Rising temperatures may bring growing Lyme disease risk

The white-footed mouse, pictured here near La Joya, N.M., has seen its population and range grow in recent years. ©J. N. Stuart

Climate change may mean wildlifers will have to be more careful about protecting themselves from Lyme disease when they’re out in the field.

An article in the Washington Post suggests that warmer temperatures have been beneficial for the white-footed mouse (Peromyscus leucopus). The species often carries Borrelia burgorferi, the bacterium that causes Lyme disease, and passes it on to blacklegged ticks (Ixodes scapularis), better known as deer ticks, when it’s bitten. Deer tick bites spread the disease to humans and other animals. Warmer weather may also be allowing invasive rodent species, which also transmit the disease, to survive.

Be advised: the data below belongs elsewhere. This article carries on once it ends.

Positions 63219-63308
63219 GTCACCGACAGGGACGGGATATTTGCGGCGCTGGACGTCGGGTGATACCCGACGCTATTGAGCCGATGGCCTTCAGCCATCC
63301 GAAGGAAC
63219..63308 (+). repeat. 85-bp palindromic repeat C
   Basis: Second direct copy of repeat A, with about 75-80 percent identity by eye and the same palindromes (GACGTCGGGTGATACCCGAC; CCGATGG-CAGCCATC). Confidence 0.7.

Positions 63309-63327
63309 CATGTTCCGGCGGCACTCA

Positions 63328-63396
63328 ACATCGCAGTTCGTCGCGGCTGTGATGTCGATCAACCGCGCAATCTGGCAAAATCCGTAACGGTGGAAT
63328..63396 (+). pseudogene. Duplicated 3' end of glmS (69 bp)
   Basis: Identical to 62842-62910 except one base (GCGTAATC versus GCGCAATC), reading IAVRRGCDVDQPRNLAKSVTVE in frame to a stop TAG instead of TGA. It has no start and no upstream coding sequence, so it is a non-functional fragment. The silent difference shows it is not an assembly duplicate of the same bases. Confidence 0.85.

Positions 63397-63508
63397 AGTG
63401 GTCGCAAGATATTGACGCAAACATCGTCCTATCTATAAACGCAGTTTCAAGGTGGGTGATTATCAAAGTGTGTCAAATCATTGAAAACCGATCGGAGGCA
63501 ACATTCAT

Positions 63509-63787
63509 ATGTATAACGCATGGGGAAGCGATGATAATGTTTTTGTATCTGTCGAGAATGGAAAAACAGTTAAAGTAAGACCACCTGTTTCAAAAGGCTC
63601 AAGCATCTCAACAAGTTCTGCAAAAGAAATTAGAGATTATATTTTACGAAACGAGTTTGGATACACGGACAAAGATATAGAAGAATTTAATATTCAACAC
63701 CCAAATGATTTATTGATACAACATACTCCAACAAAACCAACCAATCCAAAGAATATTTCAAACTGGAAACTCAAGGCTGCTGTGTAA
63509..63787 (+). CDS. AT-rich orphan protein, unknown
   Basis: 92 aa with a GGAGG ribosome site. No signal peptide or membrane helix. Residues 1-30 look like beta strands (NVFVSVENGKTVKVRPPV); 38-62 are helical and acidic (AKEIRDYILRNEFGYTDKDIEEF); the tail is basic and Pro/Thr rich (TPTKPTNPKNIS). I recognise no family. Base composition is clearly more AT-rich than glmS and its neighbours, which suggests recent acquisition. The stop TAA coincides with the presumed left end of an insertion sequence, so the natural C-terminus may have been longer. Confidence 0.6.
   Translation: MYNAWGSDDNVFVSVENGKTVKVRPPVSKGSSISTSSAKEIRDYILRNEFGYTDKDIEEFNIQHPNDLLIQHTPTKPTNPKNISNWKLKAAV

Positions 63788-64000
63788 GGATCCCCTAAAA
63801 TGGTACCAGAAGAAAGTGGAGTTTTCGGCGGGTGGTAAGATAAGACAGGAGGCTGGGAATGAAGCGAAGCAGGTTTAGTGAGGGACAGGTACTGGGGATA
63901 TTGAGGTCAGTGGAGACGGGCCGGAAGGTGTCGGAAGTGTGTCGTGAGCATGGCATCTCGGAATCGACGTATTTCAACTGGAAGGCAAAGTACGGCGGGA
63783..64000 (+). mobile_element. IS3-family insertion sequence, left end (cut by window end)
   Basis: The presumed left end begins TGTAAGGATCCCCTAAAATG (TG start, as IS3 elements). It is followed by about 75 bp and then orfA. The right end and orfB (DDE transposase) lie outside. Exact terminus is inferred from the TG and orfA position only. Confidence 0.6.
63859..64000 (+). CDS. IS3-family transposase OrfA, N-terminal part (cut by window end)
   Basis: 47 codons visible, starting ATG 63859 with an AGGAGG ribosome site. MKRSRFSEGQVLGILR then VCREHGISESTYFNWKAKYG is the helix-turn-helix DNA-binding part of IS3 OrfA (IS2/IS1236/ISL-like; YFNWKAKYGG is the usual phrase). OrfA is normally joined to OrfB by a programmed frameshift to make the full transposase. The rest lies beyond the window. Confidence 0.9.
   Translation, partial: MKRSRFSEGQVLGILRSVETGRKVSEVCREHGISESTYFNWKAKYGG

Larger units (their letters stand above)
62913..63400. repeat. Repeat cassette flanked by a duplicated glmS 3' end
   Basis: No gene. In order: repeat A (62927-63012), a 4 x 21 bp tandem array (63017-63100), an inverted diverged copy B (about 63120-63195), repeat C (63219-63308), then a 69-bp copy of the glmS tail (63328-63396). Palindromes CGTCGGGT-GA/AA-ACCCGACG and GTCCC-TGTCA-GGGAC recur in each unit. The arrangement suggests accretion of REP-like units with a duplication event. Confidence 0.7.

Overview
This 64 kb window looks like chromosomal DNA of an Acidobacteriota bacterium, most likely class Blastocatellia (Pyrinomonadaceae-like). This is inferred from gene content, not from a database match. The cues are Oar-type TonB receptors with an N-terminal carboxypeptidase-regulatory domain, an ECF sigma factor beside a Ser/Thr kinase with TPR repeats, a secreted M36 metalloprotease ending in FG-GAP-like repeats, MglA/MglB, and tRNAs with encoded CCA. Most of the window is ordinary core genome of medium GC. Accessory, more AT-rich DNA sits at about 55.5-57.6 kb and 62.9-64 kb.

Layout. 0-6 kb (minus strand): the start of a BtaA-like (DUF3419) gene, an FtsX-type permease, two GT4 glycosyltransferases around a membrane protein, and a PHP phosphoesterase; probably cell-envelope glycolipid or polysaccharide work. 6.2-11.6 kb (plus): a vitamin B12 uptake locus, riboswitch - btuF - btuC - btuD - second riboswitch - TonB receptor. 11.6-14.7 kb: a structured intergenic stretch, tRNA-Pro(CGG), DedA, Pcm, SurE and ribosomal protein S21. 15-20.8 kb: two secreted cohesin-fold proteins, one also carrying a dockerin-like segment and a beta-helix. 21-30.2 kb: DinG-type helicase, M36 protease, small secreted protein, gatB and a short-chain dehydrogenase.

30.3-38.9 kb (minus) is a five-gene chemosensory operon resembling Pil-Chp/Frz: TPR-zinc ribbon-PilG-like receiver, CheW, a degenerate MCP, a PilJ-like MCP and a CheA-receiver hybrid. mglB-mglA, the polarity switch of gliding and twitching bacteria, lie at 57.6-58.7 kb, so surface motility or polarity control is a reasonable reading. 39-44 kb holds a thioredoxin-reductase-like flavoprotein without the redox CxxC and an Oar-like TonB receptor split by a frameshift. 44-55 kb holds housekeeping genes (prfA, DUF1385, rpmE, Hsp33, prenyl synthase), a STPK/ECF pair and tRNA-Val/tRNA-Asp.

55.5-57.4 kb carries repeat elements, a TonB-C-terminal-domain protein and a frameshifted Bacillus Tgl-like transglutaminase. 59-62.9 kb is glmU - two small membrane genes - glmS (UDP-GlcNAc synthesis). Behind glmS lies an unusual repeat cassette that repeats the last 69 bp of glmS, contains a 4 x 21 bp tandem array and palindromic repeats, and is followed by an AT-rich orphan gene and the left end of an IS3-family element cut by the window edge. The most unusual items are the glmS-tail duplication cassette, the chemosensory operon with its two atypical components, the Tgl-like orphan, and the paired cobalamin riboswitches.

The Cary Institute of Ecosystem Studies is predicting a rise in reported Lyme disease cases along the Eastern Seaboard this year.

Read the article in the Washington Post.